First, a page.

In declaring 2023 The Year of Chava Rosenfarb (LLD ’06), the city where she was born, Lodz, Poland, honoured the Holocaust survivor in what would have been her 100th year.
She was 17 years old and developing her talents as a writer in 1940 when the ghetto was established. After surviving the Lodz ghetto and the Auschwitz and Bergen-Belsen concentration camps, Rosenfarb came to Canada and made her mark as a novelist who wrote in Yiddish. Her fiction centres on Jewish life in Lodz and in the Lodz ghetto.
Among the celebrations planned to fete the author were an academic conference, a reception at the Canadian Embassy in Warsaw and a street naming event during the week of October 17. Her daughter Goldie Morgentaler, University of Lethbridge Professor Emerita of English, attended and delivered a talk at the conference.
In addition to Morgentaler, several members of the family, including her brother and cousin spoke at the conference. After a reception at the Canadian Embassy in Warsaw, they travelled to their ancestral home outside Lodz and attended the street-naming ceremony in what was once the ghetto.
“It was really wonderful,” says Morgentaler. “My mother would never in her life have imagined this kind of honour in a city where she never felt comfortable because there was so much anti-Semitism even before the Nazis arrived. She certainly never dreamed of being feted as a writer in the town of her birth even though almost all her novels are about Poland and most of them are set in Lodz.”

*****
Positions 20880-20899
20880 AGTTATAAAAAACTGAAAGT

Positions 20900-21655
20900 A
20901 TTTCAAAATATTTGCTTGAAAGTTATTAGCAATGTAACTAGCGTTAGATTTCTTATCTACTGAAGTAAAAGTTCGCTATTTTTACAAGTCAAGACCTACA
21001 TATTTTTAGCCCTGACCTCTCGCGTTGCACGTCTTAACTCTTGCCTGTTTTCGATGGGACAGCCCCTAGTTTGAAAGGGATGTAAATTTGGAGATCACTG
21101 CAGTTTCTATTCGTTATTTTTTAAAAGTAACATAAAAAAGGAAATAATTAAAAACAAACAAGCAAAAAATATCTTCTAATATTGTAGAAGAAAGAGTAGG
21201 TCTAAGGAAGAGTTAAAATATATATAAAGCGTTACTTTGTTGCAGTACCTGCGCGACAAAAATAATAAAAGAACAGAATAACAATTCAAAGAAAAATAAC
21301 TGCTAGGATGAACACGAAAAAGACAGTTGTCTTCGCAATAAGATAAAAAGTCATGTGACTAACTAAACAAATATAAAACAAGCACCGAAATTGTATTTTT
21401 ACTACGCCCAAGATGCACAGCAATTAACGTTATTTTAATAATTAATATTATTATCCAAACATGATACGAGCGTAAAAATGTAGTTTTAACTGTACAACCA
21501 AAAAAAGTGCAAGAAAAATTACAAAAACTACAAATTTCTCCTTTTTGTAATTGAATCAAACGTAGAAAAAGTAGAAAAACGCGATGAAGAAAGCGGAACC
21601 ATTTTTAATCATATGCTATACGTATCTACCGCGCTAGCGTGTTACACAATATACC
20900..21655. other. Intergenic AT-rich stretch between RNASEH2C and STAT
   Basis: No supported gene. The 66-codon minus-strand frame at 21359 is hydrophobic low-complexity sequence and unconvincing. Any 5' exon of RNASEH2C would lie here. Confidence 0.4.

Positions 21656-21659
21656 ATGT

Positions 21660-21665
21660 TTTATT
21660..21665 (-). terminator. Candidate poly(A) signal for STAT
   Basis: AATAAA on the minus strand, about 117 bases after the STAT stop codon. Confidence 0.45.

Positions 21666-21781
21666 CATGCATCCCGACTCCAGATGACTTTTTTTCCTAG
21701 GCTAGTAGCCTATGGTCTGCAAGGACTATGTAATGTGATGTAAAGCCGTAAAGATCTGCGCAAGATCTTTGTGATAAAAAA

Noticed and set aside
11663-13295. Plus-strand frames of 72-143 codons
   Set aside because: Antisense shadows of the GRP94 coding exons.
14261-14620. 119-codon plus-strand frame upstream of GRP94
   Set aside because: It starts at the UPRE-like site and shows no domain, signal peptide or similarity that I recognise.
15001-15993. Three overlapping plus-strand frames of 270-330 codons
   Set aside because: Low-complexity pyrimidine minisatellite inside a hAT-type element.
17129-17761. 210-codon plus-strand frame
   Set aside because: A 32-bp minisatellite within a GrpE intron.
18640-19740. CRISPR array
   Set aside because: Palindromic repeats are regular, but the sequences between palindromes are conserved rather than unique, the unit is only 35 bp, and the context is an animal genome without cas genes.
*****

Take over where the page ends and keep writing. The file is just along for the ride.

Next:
Rosenfarb has translated her mother’s works into English and they’ve also been translated into Polish. While Lodz had the second largest Jewish population next to Warsaw before the Second World War, only a few hundred Jews live in the city now. The Year of Chava Rosenfarb was organized mainly by Joanna Podolska, director of the Marek Edelman Dialogue Center, an organization dedicated to dialogue between Poles and Jews. Having Rosenfarb’s works translated into Polish brings an awareness of the Jewish perspective on the war years to the Polish people.